Race, Rape, and Lynching: The Red Record of American Literature, 1890-1912

Synopsis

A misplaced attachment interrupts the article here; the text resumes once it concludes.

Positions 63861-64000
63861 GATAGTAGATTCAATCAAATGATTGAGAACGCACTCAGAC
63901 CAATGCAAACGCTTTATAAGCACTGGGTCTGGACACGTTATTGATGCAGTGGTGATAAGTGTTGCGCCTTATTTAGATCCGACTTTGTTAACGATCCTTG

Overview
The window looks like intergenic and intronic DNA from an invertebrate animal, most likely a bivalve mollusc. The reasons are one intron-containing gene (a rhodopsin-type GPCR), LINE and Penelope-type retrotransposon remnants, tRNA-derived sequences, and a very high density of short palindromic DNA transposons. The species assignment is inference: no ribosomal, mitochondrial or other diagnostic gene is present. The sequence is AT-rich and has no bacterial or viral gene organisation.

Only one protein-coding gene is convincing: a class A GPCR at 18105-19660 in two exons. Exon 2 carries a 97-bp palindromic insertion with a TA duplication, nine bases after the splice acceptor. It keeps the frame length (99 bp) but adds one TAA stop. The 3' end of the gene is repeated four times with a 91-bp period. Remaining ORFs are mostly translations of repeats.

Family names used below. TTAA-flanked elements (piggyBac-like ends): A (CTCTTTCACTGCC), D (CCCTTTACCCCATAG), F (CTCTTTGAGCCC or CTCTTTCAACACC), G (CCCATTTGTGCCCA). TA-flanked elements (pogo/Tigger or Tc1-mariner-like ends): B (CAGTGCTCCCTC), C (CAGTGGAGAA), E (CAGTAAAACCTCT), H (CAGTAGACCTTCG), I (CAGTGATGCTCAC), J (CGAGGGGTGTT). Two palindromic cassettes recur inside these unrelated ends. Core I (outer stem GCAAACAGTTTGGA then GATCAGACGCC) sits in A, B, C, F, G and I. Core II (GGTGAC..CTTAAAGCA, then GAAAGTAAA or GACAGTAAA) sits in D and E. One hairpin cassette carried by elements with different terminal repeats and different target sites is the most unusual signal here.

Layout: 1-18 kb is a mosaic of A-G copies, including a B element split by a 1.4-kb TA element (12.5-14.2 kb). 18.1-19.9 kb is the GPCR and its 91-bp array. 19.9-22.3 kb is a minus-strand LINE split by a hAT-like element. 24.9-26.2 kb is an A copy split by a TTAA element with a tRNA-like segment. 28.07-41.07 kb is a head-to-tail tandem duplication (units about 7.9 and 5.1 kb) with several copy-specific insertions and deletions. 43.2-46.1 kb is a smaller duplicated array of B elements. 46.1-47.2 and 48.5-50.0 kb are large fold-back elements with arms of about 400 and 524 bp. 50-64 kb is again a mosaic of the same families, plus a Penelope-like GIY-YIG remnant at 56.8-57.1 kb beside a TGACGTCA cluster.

In the late nineteenth century, the stereotype of the black male as sexual beast functioned for white supremacists as an externalized symbol of social chaos against which all whites would unite for the purpose of national renewal. The emergence of this stereotype in American culture and literature during and after Reconstruction was related to the growth of white-on-black violence, as white lynch mobs acted in "defense" of white womanhood, the white family, and white nationalism. In Writing a Red Record Sandra Gunning investigates American literary encounters with the conditions, processes, and consequences of such violence through the representation of not just the black rapist stereotype, but of other crucial stereotypes in mediating moments of white social crisis: "lascivious" black womanhood; avenging white masculinity; and passive white femininity. Gunning argues that these figures together signify the tangle of race and gender representation emerging from turn-of-the-century American literature. The book brings together Charles W. Chestnutt, Kate Chopin, Thomas Dixon, David Bryant Fulton, Pauline Hopkins, Mark Twain, and Ida B. Wells: famous, infamous, or long-neglected figures who produced novels, essays, stories, and pamphlets in the volatile period of the 1890s through the early 1900s, and who contributed to the continual renegotiation and redefinition of the terms and boundaries of a national dialogue on racial violence.